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Post Brexit - The End of Nationalism and rise of the City State?

roc_

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This was the first thought that crossed my mind when the referendum results came in, and I learned that London was very much in favour of being a part of the EU (as well as NI and Scotland of course.)

Now, we see this in Bristol --- Bristol 24/7 | News | Politics | The independent city state of Bristol





Very exciting stuff!

In my view, one's position in the question of the EU really does come down to a question of loyalties. I.e. What is the hierarchy of social groupings that one commits allegiance to? From family upwards? (edit - sense of belonging.)

- Are those elements of our society wherein nationalistic breasts swell with sentimental self-regard for their own nation and national characteristics, actually on their way to extinction?!

And in its stead shall we see the rise of smaller sub-state groupings breaking away, pledging their allegiance to their own cities, provinces, and then above that to a supra-European federation, skipping national allegiance entirely?!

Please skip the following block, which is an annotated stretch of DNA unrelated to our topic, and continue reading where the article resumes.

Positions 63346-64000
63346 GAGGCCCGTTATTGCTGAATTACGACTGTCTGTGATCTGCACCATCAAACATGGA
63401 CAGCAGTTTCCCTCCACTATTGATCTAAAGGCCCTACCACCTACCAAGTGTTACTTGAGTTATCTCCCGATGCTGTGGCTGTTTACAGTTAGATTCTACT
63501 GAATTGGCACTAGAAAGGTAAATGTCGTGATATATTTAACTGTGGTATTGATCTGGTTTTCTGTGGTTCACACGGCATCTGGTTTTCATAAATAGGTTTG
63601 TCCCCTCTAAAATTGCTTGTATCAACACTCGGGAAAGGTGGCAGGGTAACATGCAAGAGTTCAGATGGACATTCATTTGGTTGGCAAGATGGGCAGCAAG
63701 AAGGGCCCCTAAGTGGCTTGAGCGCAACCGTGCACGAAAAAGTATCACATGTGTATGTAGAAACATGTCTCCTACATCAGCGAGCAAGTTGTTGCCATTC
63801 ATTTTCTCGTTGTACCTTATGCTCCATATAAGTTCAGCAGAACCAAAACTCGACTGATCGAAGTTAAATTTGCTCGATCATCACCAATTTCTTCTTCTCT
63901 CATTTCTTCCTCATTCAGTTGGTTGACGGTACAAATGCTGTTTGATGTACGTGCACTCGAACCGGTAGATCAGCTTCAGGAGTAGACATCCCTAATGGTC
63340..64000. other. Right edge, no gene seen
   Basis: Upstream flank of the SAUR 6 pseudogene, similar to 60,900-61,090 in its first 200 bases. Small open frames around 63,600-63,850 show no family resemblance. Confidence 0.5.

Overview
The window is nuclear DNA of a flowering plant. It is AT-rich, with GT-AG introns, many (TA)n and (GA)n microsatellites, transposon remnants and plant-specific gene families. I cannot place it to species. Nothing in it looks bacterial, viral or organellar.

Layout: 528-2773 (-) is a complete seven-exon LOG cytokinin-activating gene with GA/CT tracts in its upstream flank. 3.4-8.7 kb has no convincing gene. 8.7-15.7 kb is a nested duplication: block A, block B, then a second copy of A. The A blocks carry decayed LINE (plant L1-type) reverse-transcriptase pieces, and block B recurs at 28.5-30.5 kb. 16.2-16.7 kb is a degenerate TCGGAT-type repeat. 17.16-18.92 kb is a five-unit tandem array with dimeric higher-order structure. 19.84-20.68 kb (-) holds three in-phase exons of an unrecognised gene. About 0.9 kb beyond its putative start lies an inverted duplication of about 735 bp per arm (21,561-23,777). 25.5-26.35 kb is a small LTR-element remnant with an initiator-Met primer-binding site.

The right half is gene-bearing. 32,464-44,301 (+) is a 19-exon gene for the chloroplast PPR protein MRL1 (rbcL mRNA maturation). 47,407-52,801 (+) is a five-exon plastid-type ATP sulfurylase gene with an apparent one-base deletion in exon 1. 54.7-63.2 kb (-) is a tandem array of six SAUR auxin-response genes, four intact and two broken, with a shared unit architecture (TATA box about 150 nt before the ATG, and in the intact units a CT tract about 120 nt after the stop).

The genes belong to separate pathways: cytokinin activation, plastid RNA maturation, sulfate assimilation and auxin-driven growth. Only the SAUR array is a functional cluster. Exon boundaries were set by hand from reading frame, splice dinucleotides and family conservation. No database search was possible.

The way I see it, in a society as complex as ours, it is incontrovertible that there are certain "non-exclusive competences" that cannot be performed at a more local level in the true interests of the entire 'supra-community' of people. Thus, power needs to be where it properly belongs. (Indeed, often that involves leaving power as close to the action as possible, but not always). This is a good thing, particularly in the light of our own recent experiences (1997-2007).

In this regard I like that in the European model of governance, while there is a necessary interdependence, the aim is actually to maximise independence, and ensure there is room for the small to influence the mighty, while ensuring there is mutual confidence to encourage positive disagreement and argument. And so on.